Some years ago I was studying part-time in Cambridge, which meant driving there once a week. The 30 mile trip was along quite a dull route, nothing very picturesque or interesting about it - except for one particular thing which I looked forward to seeing every time, especially on my outbound journey when it was close and on my side of the road. It was my lovely lightning tree.
It’s lost several branches and boughs in the interim years but it’s still there. Now it looks like this:
I know it probably doesn’t look very special here – it’s so much more blunt and stumpy than it used to be (that sign is new too) - but what was marvellous about seeing it on my travels, apart from its former spikiness, was the way that it appeared so different every time. I think it was something to do with the constantly changing nature of its backdrop. Some early mornings the tree would loom out of the mist, its pointed fingers seeming to pierce through it. On sunny days the bark would take on a bright, silvery sheen, creating a striking contrast to the wash of a vast blue sky. On dark Winter mornings everything seemed to be in monochrome, an impression enhanced further by huge black crows perched on every limb. Each variation in the light and time of day gave this tree a transitional quality, sometimes nuanced, sometimes dramatic; never the same twice.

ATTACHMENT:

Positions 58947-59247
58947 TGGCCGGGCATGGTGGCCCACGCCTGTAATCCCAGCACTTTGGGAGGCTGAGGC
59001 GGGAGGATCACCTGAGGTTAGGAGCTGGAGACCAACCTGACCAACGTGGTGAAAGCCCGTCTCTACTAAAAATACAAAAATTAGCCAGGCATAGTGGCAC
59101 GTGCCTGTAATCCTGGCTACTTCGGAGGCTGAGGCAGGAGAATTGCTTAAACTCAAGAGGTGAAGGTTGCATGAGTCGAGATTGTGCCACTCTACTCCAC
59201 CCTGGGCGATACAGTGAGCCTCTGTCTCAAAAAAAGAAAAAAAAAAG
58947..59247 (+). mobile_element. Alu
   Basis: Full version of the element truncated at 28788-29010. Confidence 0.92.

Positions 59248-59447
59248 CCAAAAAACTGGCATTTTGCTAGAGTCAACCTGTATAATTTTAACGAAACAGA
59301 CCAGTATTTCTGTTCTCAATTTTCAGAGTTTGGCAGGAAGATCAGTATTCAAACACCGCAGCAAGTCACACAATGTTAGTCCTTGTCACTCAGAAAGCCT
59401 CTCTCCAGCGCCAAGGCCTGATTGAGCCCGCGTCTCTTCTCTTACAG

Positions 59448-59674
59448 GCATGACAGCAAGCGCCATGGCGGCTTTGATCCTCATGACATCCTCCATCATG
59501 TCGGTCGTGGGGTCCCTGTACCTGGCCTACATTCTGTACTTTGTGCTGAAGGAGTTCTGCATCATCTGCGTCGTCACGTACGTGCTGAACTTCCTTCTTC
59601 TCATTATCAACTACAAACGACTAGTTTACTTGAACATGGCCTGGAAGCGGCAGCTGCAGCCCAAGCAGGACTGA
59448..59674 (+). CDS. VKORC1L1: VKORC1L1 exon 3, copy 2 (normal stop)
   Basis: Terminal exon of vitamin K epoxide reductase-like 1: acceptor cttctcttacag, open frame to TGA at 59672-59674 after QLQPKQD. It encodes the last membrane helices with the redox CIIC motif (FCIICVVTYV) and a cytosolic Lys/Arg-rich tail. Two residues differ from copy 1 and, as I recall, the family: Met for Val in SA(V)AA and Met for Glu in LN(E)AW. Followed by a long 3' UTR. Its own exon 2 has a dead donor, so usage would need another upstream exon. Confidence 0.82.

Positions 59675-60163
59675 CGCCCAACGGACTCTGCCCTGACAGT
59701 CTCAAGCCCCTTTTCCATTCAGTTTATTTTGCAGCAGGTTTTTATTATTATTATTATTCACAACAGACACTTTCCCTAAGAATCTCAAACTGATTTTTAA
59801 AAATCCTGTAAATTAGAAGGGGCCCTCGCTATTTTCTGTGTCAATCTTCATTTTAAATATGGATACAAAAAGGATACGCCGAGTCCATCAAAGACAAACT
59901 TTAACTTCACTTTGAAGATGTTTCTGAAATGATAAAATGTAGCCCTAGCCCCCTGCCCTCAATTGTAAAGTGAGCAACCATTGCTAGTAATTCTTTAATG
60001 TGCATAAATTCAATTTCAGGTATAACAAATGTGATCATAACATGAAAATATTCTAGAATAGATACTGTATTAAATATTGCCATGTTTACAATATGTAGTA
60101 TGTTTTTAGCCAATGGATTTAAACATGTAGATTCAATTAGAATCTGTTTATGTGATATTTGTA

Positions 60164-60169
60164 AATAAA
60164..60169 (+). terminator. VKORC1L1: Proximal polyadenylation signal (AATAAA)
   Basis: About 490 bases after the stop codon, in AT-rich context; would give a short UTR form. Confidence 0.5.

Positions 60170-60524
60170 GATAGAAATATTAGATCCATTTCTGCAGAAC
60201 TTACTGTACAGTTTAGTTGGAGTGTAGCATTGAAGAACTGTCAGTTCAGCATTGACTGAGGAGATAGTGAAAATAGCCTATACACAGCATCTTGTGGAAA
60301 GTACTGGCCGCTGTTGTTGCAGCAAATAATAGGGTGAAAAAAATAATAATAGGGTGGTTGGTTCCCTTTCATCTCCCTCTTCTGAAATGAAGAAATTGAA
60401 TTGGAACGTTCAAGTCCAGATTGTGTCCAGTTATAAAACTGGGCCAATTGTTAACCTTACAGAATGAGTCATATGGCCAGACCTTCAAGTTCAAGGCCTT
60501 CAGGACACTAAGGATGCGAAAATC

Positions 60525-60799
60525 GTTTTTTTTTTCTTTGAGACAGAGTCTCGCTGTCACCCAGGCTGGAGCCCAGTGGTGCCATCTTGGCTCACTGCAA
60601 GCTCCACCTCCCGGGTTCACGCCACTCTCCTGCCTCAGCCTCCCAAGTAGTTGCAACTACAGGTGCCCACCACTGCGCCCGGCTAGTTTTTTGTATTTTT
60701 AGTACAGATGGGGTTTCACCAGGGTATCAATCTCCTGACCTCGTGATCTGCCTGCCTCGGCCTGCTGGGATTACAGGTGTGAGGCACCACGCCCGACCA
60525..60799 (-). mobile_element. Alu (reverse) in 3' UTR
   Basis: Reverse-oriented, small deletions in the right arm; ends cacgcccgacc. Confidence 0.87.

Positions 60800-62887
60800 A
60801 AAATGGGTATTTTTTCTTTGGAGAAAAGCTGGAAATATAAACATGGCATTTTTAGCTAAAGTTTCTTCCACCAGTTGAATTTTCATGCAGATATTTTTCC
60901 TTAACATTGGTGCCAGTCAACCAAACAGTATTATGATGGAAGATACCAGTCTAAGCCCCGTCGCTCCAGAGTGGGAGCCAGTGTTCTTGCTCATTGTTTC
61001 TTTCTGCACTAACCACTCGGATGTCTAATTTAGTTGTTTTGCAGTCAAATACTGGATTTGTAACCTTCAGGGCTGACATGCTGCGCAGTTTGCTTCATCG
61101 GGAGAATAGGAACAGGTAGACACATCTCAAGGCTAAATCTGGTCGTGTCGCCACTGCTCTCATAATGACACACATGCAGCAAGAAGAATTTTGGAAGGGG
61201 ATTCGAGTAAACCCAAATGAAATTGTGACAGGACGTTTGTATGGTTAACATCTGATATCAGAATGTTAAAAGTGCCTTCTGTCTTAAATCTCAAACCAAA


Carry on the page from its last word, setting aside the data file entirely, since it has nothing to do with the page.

It wasn’t just the sky backdrop which set the scene so beautifully for this central character, it was the position of the pylon behind it too. At a certain distance and angle they lined up perfectly - just for one split second - the pylon dwarfing the tree yet somehow mimicking it at the same time; their shapes not that dissimilar really. They seemed so connected, not only visually but metaphorically too - united by electricity, signifying the death of one and the life of the other.
Ah, I loved that ever-changing picture on permanent display on the A1307. It was the highlight of my weekly commute - so special to me that I honestly wished I could have been stuck in traffic more often.
From the other side of the road
Talking of lightning trees, remember this?
The Settlers: The Lightning Tree (theme from 'Follyfoot' 1971)